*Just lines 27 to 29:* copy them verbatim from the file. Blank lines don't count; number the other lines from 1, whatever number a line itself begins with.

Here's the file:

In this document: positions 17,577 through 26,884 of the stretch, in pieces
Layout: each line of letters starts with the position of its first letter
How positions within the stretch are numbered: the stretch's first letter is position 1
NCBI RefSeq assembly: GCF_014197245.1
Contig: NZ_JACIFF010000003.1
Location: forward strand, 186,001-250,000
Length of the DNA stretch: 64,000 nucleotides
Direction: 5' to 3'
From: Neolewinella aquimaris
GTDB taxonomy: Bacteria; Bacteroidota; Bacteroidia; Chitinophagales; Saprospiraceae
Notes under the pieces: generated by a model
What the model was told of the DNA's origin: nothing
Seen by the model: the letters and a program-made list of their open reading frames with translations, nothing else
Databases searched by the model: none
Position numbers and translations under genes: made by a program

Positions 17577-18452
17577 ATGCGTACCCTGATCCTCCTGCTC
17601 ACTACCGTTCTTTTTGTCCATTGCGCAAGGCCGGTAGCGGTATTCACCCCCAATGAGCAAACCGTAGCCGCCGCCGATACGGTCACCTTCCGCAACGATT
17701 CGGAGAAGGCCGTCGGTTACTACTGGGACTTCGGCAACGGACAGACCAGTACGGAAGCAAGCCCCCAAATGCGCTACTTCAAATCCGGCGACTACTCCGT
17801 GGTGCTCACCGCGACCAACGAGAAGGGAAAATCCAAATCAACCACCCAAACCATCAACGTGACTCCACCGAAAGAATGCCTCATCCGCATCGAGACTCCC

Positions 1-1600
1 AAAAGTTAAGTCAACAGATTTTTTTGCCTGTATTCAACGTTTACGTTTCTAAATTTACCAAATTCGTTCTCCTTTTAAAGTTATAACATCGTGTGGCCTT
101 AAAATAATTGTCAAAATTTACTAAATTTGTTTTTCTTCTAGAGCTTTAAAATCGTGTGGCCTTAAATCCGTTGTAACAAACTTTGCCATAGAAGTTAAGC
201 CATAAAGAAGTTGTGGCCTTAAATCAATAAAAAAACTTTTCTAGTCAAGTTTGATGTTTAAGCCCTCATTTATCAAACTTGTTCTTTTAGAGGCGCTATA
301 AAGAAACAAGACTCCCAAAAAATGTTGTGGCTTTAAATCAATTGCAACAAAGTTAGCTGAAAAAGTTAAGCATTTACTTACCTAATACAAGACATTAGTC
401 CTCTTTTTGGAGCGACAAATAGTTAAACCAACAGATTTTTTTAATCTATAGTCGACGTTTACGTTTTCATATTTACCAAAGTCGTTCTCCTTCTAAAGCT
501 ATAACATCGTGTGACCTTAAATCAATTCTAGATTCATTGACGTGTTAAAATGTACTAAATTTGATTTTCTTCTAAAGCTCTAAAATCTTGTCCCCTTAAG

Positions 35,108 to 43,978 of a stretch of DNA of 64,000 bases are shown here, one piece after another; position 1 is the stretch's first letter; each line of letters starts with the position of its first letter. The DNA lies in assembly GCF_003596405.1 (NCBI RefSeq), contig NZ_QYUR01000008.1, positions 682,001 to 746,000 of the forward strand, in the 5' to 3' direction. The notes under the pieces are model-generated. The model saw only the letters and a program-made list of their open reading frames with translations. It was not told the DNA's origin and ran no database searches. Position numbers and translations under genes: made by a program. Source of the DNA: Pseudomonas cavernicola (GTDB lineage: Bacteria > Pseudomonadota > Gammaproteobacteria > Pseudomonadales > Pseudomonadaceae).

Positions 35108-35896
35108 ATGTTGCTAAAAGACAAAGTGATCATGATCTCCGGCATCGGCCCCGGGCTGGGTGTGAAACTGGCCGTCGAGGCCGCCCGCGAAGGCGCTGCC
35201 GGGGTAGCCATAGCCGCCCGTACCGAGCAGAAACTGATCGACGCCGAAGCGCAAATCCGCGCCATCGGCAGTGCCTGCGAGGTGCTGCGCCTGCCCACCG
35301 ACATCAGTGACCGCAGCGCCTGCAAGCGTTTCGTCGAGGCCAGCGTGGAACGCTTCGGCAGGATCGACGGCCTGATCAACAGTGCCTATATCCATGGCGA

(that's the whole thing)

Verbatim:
501 ATAACATCGTGTGACCTTAAATCAATTCTAGATTCATTGACGTGTTAAAATGTACTAAATTTGATTTTCTTCTAAAGCTCTAAAATCTTGTCCCCTTAAG

Positions 35,108 to 43,978 of a stretch of DNA of 64,000 bases are shown here, one piece after another; position 1 is the stretch's first letter; each line of letters starts with the position of its first letter. The DNA lies in assembly GCF_003596405.1 (NCBI RefSeq), contig NZ_QYUR01000008.1, positions 682,001 to 746,000 of the forward strand, in the 5' to 3' direction. The notes under the pieces are model-generated. The model saw only the letters and a program-made list of their open reading frames with translations. It was not told the DNA's origin and ran no database searches. Position numbers and translations under genes: made by a program. Source of the DNA: Pseudomonas cavernicola (GTDB lineage: Bacteria > Pseudomonadota > Gammaproteobacteria > Pseudomonadales > Pseudomonadaceae).

Positions 35108-35896